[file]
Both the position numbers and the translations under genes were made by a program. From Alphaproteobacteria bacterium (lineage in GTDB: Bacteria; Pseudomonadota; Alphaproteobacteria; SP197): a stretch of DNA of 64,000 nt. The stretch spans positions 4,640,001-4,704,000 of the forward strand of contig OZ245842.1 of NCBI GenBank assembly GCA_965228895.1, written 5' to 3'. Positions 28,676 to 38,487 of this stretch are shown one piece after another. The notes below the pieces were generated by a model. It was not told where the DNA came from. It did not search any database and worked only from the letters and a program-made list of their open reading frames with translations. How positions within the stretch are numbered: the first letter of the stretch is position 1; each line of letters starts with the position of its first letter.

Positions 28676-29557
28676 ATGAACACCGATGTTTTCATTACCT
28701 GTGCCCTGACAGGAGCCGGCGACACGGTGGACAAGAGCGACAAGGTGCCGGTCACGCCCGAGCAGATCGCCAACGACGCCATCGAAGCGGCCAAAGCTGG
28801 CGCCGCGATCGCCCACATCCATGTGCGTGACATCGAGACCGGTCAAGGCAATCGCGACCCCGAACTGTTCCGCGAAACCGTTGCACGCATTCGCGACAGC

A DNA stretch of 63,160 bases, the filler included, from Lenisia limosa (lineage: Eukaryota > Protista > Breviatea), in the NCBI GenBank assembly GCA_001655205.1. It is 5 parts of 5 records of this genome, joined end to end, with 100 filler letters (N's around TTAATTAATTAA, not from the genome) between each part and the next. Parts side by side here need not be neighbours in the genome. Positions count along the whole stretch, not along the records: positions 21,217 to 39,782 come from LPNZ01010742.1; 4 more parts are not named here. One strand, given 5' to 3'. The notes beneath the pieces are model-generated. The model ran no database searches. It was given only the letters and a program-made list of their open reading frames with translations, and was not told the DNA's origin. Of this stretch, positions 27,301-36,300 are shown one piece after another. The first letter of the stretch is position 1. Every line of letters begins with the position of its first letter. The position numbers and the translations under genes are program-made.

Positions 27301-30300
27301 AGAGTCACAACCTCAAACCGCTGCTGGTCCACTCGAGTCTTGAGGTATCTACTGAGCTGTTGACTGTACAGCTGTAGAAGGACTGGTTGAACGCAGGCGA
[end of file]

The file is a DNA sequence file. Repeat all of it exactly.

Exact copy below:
Both the position numbers and the translations under genes were made by a program. From Alphaproteobacteria bacterium (lineage in GTDB: Bacteria; Pseudomonadota; Alphaproteobacteria; SP197): a stretch of DNA of 64,000 nt. The stretch spans positions 4,640,001-4,704,000 of the forward strand of contig OZ245842.1 of NCBI GenBank assembly GCA_965228895.1, written 5' to 3'. Positions 28,676 to 38,487 of this stretch are shown one piece after another. The notes below the pieces were generated by a model. It was not told where the DNA came from. It did not search any database and worked only from the letters and a program-made list of their open reading frames with translations. How positions within the stretch are numbered: the first letter of the stretch is position 1; each line of letters starts with the position of its first letter.

Positions 28676-29557
28676 ATGAACACCGATGTTTTCATTACCT
28701 GTGCCCTGACAGGAGCCGGCGACACGGTGGACAAGAGCGACAAGGTGCCGGTCACGCCCGAGCAGATCGCCAACGACGCCATCGAAGCGGCCAAAGCTGG
28801 CGCCGCGATCGCCCACATCCATGTGCGTGACATCGAGACCGGTCAAGGCAATCGCGACCCCGAACTGTTCCGCGAAACCGTTGCACGCATTCGCGACAGC

A DNA stretch of 63,160 bases, the filler included, from Lenisia limosa (lineage: Eukaryota > Protista > Breviatea), in the NCBI GenBank assembly GCA_001655205.1. It is 5 parts of 5 records of this genome, joined end to end, with 100 filler letters (N's around TTAATTAATTAA, not from the genome) between each part and the next. Parts side by side here need not be neighbours in the genome. Positions count along the whole stretch, not along the records: positions 21,217 to 39,782 come from LPNZ01010742.1; 4 more parts are not named here. One strand, given 5' to 3'. The notes beneath the pieces are model-generated. The model ran no database searches. It was given only the letters and a program-made list of their open reading frames with translations, and was not told the DNA's origin. Of this stretch, positions 27,301-36,300 are shown one piece after another. The first letter of the stretch is position 1. Every line of letters begins with the position of its first letter. The position numbers and the translations under genes are program-made.

Positions 27301-30300
27301 AGAGTCACAACCTCAAACCGCTGCTGGTCCACTCGAGTCTTGAGGTATCTACTGAGCTGTTGACTGTACAGCTGTAGAAGGACTGGTTGAACGCAGGCGA